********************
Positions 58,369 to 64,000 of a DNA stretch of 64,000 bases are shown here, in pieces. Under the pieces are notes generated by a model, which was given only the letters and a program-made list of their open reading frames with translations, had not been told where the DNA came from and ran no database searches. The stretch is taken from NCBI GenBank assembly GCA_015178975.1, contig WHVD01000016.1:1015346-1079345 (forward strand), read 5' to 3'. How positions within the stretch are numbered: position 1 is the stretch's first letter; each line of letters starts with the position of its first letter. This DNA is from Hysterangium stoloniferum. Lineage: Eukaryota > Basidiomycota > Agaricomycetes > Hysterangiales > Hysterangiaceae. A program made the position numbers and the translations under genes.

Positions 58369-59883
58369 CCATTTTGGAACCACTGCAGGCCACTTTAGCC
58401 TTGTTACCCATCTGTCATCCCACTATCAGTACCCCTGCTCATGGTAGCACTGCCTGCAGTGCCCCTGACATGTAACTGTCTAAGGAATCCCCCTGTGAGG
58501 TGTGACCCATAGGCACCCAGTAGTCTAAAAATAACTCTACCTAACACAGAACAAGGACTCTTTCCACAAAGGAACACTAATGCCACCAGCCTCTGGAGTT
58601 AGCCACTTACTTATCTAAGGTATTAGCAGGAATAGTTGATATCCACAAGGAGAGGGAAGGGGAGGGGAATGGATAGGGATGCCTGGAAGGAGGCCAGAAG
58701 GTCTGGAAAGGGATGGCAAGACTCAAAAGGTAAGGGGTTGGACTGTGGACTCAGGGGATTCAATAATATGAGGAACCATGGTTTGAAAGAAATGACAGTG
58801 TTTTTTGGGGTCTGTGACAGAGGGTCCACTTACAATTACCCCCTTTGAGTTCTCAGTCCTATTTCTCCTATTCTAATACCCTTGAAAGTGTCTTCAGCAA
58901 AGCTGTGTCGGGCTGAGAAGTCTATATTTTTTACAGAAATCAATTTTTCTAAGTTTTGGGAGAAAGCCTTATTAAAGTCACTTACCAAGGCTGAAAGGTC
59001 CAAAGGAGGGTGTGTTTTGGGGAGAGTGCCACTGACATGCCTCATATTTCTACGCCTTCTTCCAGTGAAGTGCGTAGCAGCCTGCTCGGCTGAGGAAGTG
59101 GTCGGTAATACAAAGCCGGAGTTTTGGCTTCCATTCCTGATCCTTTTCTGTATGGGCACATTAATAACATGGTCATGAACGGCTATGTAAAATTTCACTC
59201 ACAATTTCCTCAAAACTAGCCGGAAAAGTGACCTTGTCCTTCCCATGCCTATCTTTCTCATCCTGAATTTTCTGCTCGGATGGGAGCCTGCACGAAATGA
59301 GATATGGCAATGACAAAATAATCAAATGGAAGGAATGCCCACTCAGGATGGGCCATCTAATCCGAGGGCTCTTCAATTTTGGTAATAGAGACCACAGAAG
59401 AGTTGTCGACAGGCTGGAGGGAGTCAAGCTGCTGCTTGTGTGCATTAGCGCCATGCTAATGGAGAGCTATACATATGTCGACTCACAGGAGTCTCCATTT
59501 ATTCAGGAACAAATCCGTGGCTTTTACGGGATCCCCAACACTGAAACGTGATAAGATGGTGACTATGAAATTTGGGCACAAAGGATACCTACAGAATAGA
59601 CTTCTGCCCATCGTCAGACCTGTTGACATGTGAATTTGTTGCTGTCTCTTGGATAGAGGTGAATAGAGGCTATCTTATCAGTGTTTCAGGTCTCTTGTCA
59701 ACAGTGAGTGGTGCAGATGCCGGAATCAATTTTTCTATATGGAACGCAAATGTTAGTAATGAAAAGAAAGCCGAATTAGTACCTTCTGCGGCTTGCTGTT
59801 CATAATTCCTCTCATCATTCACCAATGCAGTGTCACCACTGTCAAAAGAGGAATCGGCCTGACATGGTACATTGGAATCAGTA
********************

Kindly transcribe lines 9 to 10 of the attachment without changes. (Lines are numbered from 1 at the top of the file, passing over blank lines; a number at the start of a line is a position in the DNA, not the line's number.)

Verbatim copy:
58901 AGCTGTGTCGGGCTGAGAAGTCTATATTTTTTACAGAAATCAATTTTTCTAAGTTTTGGGAGAAAGCCTTATTAAAGTCACTTACCAAGGCTGAAAGGTC
59001 CAAAGGAGGGTGTGTTTTGGGGAGAGTGCCACTGACATGCCTCATATTTCTACGCCTTCTTCCAGTGAAGTGCGTAGCAGCCTGCTCGGCTGAGGAAGTG